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Monday, December, 22 2014

Not as Good as Not at All

Somebody is referring to the City of Asheville’s Christmas decorations as “malnourished.” What do you expect? Do you think somebody is actually going to cut a tree, thereby reducing CO2 absorption?

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Dufus Goes to . . . the BLS Site

Still failing to see economic recovery among friends and acquaintances, or just driving down the road, I, Dufus, went to the BLS web site to see what I could find. As you might expect, it was nothing. Actually, I am on a quest to discredit IMPLAN numbers with real-world stats. I started by going to […]

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Get Rich Quick, Again

IMPLAN is at it again. This time, Tom Tveidt, now working for SYNEVA, is using it to justify a performing arts center for Asheville. The idea has been in the works for a long time, and a nonprofit known as the Asheville Area Center for the Performing Arts, has been working as its pursuit group. […]

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I’d Prefer a McDonald’s in Ethiopia

Asheville is getting its first Ethiopian restaurant. On days when we’re not fasting, for just under $15, people can eat moldy bread without utensils. I’m sure it’s good, but I have these stereotypes of starving children in Africa to overcome.

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Visit the Wild West »

Western N.C.'s Greatest Hits

Transit system impact

Asheville's transit system has the smallest impact on regional travel, according to a report by Dr. David Hartgen of UNCC.

Asheville congestion

Future road congestion could threaten North Carolina’s economy, but Asheville is better prepared for congestion than most other N.C. cities.

Shuler and amnesty

U.S. Rep. Heath Shuler, D-N.C., and several Republican members of Congress try get Senate to resist attempts to grant amnesty to illegal immigrants.

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By The Numbers: What Government Costs in North Carolina Cities and Counties FY 2012

The economic recession that hit full force in 2008 was declared officially over in June 2009 when the country experienced two quarters of very slow growth. But a troubled housing sector and a still-sluggish economy with high unemployment have contributed to the fiscal crises facing many cities and counties in North Carolina. As always, this edition of By the Numbers is must reading for government officials and taxpayers alike. It highlights what kinds of fiscal problems face local governments in an economy that grows only very slowly. With the facts given here, county commissioners and city council members can easily compare their area’s tax burden to similarly situated cities or counties. For taxpayers, BTN is a starting point for questions about taxes and spending, enabling them to hold their elected and appointed officials accountable.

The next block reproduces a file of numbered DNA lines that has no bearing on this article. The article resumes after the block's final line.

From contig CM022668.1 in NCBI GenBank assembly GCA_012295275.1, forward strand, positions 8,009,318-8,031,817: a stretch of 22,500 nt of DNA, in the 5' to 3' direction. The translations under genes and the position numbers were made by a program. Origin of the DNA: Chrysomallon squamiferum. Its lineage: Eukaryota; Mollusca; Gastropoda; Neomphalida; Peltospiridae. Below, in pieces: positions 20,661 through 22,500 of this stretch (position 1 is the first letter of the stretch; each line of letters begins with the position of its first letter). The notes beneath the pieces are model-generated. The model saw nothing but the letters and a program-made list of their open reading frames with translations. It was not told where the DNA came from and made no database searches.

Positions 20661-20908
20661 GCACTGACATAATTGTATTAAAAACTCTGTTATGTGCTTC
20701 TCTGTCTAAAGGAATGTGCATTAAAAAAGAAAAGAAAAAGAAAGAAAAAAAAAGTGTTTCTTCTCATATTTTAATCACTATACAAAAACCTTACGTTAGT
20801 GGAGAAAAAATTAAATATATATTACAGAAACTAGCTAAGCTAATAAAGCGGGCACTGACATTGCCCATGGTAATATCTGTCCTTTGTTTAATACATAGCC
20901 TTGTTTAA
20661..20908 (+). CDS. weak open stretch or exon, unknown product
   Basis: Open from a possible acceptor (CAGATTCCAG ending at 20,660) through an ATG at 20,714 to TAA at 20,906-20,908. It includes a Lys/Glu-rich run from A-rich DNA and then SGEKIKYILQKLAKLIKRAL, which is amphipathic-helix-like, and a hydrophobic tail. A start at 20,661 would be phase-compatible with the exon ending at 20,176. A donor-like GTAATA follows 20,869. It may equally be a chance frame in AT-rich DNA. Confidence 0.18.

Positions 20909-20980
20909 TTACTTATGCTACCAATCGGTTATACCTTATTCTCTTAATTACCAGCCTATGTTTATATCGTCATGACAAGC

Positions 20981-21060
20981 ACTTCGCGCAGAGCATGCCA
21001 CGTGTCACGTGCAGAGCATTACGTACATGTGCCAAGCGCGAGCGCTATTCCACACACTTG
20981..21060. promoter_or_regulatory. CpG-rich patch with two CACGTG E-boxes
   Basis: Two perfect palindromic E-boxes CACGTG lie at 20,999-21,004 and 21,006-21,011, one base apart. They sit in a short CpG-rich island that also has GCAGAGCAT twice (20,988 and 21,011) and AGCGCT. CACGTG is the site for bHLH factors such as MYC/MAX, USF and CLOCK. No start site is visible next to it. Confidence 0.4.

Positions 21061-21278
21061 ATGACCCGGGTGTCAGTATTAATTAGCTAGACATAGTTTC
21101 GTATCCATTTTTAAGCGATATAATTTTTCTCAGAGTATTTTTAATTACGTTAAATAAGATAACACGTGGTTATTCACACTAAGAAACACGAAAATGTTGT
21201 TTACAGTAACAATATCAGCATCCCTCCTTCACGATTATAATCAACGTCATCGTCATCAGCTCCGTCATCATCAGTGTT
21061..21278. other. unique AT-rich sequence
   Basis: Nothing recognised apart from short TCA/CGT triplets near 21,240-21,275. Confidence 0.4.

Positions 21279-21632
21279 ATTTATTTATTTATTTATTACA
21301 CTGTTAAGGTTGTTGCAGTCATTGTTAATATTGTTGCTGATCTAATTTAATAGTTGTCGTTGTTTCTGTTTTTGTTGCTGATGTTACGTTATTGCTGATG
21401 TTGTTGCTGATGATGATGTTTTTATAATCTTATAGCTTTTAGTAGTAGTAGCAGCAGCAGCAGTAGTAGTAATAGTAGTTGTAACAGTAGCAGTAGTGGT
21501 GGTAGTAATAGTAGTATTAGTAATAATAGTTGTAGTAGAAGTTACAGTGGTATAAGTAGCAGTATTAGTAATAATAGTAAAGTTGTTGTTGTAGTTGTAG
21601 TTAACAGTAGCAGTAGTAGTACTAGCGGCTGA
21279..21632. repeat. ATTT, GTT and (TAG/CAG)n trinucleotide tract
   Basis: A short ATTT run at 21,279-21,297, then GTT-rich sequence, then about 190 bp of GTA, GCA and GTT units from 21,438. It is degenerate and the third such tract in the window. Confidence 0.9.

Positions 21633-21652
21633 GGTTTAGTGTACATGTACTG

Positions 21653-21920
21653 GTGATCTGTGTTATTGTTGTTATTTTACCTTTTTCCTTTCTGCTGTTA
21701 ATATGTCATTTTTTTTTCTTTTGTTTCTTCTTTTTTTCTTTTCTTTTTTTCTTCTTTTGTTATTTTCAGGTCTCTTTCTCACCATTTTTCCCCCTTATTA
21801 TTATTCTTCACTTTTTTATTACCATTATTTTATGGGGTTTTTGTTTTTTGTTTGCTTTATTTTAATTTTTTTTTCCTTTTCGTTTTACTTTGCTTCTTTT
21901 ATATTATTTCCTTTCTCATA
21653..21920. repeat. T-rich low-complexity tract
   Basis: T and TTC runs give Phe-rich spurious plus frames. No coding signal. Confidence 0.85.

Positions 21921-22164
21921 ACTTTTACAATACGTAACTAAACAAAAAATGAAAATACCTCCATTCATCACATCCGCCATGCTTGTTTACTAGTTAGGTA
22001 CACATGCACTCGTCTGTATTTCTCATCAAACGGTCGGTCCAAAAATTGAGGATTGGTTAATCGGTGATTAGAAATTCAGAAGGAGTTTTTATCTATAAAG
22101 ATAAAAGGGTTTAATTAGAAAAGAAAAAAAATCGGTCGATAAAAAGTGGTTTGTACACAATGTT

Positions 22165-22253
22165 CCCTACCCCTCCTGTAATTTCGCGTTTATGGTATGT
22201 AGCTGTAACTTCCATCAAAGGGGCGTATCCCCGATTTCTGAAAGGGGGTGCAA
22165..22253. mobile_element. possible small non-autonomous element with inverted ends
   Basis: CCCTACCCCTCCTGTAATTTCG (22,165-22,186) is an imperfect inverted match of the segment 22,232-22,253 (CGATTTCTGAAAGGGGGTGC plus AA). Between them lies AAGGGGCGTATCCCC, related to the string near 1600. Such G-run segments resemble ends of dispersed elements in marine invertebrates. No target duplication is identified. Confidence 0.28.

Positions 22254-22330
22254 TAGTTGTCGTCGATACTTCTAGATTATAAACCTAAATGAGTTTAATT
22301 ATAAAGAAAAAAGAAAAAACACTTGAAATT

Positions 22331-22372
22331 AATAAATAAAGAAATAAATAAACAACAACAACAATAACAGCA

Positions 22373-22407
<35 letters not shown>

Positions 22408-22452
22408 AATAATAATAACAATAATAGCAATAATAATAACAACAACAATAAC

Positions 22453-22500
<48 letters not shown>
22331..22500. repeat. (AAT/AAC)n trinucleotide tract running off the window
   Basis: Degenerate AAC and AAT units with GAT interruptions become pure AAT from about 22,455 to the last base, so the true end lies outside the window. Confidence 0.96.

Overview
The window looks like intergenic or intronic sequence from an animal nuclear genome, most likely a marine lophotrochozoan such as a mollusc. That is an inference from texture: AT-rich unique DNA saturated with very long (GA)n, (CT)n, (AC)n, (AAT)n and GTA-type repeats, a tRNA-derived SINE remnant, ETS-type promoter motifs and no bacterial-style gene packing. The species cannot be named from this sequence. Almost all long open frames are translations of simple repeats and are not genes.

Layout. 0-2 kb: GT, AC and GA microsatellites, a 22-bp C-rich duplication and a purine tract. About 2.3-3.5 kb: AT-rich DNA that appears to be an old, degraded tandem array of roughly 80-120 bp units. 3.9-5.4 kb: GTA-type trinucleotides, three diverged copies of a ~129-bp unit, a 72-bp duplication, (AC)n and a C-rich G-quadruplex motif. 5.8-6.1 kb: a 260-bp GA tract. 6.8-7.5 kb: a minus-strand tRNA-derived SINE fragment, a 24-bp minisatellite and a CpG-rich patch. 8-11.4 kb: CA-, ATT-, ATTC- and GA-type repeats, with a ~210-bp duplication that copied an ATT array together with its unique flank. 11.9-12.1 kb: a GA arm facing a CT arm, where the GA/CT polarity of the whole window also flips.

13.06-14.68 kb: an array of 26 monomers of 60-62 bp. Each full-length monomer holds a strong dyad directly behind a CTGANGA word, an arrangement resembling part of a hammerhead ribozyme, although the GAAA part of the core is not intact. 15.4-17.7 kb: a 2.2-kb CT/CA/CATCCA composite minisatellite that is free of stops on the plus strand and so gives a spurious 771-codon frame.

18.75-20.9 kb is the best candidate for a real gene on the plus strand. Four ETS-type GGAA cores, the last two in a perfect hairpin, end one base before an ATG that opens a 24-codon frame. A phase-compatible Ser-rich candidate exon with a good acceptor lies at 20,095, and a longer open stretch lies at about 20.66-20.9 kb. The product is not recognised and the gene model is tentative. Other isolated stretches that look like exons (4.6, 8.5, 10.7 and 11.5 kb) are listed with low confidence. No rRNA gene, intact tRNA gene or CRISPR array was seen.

Agenda 2014: A Candidate's Guide to Key Issues in North Carolina Public Policy

Every two years since 1996, coinciding with North Carolina's races for the General Assembly, the John Locke Foundation has published a revised edition of Agenda, our public policy guide for candidates and voters. Typically as we enter the campaign season, candidates for public office in North Carolina are faced with a daunting task: to develop informed positions on dozens of public policy issues. In the pages of Agenda 2014 we provide a concise and easily digestible guide covering a wide range of specific issues, from taxes and spending to energy policy and education.

City and County Issue Guide 2014

Policymakers in the many local governments of North Carolina face a host of important challenges. This issue guide offers solutions to problems that confront North Carolinians at municipal and county levels. The common thread in these recommendations is freedom. By increasing individual freedom, local governments can foster the prosperity of all North Carolinians and keep open avenues to innovative solutions from enterprising citizens.

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